This means that if the accelerometer is operating and the board is reset, the interrupt output will assert and remain asserted until the device is read again. For this reason it is important to read the data from the device during initialisation to ensure that the interrupt is reset (for example, check whether the logic level on the IRQ is in the asserted state and perform a dummy read if this is the case - or simply perform a dummy read at each start).

I loaded your code to my board and see that input PC6 (IRQ1) looks to be correctly configured as rising edge interrupt (matching the acceleromenter IRQ setting). I think that you are in fact getting one interrupt edge (after a power up) but this may not be handled correctly (or missed) because it remains asserted forever. Further resets of the board mean that the interrupt remains asserted and so no longer triggers (see point 2).

I would also enable the interrupts "before" you configure the accelerometer because it looks like your I2C driver is blocking and so only returns after the command has been sent to the accelerometer. It may be that the first rising edge takes place before you have configured the port interrupt and if it is configured too late you will never get interrupted.

Furthermore I notice that your port interrupt handler contain I2C commands and printf() ouputs which I would personally defer to outside of the IRQs in a final system design.

Regards

Mark

P.S. You may find the following thread of interest since it explains how I2C bus lockup can be avoided when using the accelerometer (valid generally for I2C devices that have no reset input): I2C device dead-lock recovery

http://www.utasker.com/kinetis.html

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Amit_Kumar1
Senior Contributor II

Hi Mark

Thanks a lot for your response. I checked the points you brought forward. And tried to make it work. But the problem is still not resolved. What I did was

1. Checked J17 I already soldered it from the bottom

2. I Initiated interrupts just after the PE_low_level_init(); as u already mentioned I can see interrupt for 1 time and then it is completely being asserted.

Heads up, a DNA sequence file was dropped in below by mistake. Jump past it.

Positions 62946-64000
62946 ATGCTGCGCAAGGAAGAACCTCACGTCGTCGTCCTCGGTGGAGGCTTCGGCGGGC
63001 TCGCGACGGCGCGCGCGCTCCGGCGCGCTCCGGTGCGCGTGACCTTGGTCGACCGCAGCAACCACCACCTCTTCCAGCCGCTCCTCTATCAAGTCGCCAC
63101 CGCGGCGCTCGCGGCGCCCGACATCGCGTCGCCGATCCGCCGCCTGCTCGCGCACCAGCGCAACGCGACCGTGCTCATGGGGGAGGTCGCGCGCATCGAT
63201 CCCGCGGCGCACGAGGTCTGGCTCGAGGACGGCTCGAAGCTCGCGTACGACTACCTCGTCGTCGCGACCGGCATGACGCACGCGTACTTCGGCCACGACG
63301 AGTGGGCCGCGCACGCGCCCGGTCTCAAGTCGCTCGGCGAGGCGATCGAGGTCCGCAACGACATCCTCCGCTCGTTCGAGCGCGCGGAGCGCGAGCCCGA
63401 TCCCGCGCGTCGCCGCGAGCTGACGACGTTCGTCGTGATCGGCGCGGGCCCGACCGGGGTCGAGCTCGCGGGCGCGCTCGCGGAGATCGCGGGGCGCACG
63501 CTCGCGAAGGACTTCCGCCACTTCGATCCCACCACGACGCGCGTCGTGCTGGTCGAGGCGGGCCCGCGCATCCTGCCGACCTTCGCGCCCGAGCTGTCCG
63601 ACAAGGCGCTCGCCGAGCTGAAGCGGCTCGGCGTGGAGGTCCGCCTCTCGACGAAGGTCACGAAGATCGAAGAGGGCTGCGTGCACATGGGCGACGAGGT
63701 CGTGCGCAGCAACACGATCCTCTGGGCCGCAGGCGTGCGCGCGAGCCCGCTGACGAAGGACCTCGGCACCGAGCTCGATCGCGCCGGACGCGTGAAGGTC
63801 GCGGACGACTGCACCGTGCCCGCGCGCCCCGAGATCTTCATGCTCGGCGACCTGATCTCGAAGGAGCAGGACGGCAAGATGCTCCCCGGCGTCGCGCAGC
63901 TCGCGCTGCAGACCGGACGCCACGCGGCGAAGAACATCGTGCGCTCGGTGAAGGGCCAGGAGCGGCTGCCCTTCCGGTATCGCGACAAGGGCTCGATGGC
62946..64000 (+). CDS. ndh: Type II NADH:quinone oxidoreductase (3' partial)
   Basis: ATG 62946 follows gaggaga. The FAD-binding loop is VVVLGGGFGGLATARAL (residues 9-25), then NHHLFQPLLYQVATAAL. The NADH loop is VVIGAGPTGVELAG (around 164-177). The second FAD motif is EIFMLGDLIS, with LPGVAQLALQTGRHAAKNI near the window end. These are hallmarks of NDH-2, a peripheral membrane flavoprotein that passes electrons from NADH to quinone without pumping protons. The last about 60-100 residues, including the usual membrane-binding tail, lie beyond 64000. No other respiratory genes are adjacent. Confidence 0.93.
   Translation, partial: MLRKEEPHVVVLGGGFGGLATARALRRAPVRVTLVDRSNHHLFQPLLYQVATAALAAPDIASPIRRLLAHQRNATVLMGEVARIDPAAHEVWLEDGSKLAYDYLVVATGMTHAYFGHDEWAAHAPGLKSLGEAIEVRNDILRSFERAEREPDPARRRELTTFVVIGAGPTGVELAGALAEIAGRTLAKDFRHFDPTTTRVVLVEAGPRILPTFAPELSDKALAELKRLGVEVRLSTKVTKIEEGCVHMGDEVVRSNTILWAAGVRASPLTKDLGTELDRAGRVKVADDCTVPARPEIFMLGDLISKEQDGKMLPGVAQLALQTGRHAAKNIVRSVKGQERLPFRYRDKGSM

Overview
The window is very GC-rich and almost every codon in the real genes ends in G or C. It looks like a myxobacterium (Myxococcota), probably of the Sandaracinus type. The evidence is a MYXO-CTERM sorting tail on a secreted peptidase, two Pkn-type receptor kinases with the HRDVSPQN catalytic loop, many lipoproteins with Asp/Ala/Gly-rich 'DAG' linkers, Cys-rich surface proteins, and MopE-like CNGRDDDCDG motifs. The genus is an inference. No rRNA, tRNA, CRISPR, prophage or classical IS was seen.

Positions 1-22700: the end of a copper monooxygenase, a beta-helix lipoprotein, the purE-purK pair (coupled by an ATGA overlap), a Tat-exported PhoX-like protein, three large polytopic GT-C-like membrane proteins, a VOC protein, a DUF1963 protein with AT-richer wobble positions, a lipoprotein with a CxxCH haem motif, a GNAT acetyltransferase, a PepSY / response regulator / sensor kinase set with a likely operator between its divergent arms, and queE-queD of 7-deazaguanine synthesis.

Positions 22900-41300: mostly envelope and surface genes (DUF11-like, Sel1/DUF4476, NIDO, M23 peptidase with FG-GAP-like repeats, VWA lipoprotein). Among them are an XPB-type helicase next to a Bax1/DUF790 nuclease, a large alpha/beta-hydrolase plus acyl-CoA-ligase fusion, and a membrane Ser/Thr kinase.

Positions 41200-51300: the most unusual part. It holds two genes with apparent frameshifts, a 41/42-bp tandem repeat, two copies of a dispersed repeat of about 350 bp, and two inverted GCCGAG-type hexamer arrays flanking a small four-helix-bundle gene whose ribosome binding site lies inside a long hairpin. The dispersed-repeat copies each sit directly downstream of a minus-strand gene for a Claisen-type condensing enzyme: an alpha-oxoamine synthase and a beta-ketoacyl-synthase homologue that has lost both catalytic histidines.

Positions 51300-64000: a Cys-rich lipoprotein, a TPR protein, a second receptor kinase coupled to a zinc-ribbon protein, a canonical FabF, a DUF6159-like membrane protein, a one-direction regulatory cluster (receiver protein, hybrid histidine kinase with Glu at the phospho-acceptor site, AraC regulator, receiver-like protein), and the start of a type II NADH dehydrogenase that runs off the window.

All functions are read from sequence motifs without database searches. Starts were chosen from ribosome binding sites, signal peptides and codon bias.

3. I am reading the registers once just before the for(;;) loop.  Status and interrupt source registers are 0x00.

Regarding the binary code which is attached in your reply: I dumped that code on probing on PORTC11 (int1) and PORTC6(int2), I got the following trace

TEK0000.JPG.jpg

channel 1(yellow) is connected to PTC11(INT1), channel 2 (blue) is connected to PTC6(INT2).

I can see the green LED blinking.

The output from the terminal window is coming once i.e.

Untitled.jpg

Please guide me for next steps . Thanks

Kind Regards

Amit Kumar

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Amit_Kumar1
Senior Contributor II

Hi Mark

After loading the code initially I didn't disconnect the board, so after disconnecting and reconnecting the board I got the following waveform Channel 1(yellow) is INT1(PTC11) and channel 2 (blue) is INT2(PTC6)

TEK0000.JPG.jpg

and on resetting the board through the reset switch I got the following o/p in terminal window

Untitled.jpg

But the o/p came only once. Now what you suggest for me to do next.?

Kind Regards

Amit Kumar

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mjbcswitzerland
Specialist V

Hi Amit

In your diagram channel 2 (blue) is INT1 (PTC6).

You should find that the pulse repeast every 20ms (50Hz) whereby the pulse width is the time until the data is read via I2C, resetting the interrupt source

If you hit the enter key on the debug port you will see a menu - there is an I2C sub-menu (eneter the menu number 7 plus return to move to it) where you can command "acc_on" so that the values are displayed every 2 seconds - "acc_off" to disable.

In the case of your code I don't know wheher the interrupt is being handled or whether the data is not being read correcly so that the interrupt is not being cleared - this will require you verifiying these two points to idenify what is not happening or what is not correct. As reference I can show the code that is running in the uTasker project. This is using an interrupt driven I2C driver and a simple OS so the code is based on a simple state-event machines. You should get the idea and can certainly verify the I2C messages being used. Perhaps you notice something.

Regards

Mark

// Definition of I2C messages (reads and wries)

//

static const unsigned char ucSetAccelerometerAddress[] = {MMA8451Q_WRITE_ADDRESS, ACC_START_ADDRESS}; // command to set address to read to the start address